I am a Parent of a Child with Autism, and I am STRESSED!
Any parent of any kid is stressed. You wake up early, get them going for school while you get yourself ready for work. Then you run them around to sports and doctor appointments after school. Finally you come home and get dinner going while you juggle homework and chores. You finally collapse into bed after they are asleep and start over again in the morning.
Having a kid on the spectrum you never know how your days are going to go. You keep your phone nearby in anticipation of the school calling you because of a meltdown and you need to go pick up your child. You get emails from all the different teachers and support staff on a daily basis and you take a deep breath before you open it because likely it is not good news. It is like you wait for the bomb to drop all the time.
Then you have all the therapy sessions and doctor appointments. You do not get to go to sporting events and practices; you go to therapy, where the therapists purposefully put your child into meltdown mode on occasion to help them process how to get through the meltdown. Lovely. Nothing gets accomplished after those sessions.
And if you get assistance from the government, you fight them constantly to keep services such as health insurance and SSI. Your case workers do not call you back and you sit in the government offices for hours waiting to talk to someone who has no idea who you are or how to help you. It is a frustrating process but a necessary one.
The Stress is just TOO MUCH!
Ever feel like the stress is simply too much? You just want to go away and hide? You are not alone my dear friends!
If you read my previous post, you know the stress has been high for us recently. We are in the midst of lots of meltdowns and behavior issues with our son and it is stressful. There are so many people involved in his life that it can get overwhelming to us with who is doing what with him. It is almost like there are too many people in the picture! But all are necessary.
And of course stress at home causes stress on our son. He can pick up on our stress. So when our car breaks down, and the bills pile up, and then the cell phone breaks all in the same week, our stress gets high. Even though we try our best to hide the stress, he picks up on it. Because he cannot process stress and then cannot handle it, he in turns acts out with his behavior and it can cause meltdowns. It is a vicious cycle.
How can I Handle the Stress?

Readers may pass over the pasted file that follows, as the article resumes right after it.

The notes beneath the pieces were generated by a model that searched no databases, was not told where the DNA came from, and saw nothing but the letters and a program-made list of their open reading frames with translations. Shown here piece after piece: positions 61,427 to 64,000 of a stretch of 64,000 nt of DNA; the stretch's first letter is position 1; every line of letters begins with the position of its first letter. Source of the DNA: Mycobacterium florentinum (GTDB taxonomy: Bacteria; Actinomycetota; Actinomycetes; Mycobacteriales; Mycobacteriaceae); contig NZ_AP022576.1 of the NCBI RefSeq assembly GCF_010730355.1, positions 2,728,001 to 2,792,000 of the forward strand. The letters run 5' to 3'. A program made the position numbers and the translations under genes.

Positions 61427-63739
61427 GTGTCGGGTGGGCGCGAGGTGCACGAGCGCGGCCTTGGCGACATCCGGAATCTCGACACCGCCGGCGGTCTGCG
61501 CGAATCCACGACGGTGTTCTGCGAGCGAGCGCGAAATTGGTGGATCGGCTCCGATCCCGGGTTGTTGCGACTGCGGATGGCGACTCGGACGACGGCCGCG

Easier said than done. But here are a few thoughts and ideas.
- · Process anything that you can with your child. Explain what stress is and explain things that are going on so they understand. Do not hide things from them, be open and honest. Just use appropriate words for their age and processing ability.
- · Take time for yourself. Have dates with your spouse. Have time alone for you. You will probably need to plan ahead for this, but it is important to do!
- · Do your best to prepare them for any change that is coming. For example, if it is threatening to show, I always tell my son the day before.
- · Find that trusting person you can talk to. It can be a good friend, family member, or counselor. A spouse is great too, but having someone not emotionally involved is important too!
- · Take your deep breaths during the meltdowns and challenging moments. Tag-team with your spouse (if possible) and give each other breaks. Support each other during this time and then discuss afterwards what could have been done differently and/or better.
- · Drink ice-cold water when you feel stressed- it really helps! Get exercise, take a walk. Do yoga or something calming.
· Above all, do something healthy to relieve stress. Drinking excessive alcohol and using drugs is not the best option to help relieve stress. In the long run it will make things worse.
Stress is not easy to process through. It can stay with you for days and weeks. It can build up and eventually burst; causing problems that can be serious. When you need help, get help!!
Having a kid on the spectrum, or any special need, is a challenge. I commend you for fighting through it and doing your best! Take time for yourself, stay calm, and get the help you need. Any parent needs help raising a child. Raising a special needs child is going to take extra help. Getting help does not mean you are not an adequate parent, it means you are helping your child.
Let me know if you need help with your own emotional needs. Many of my clients are children with special needs, but often the parents come in on their own and have their own sessions too!
Keep up the great work!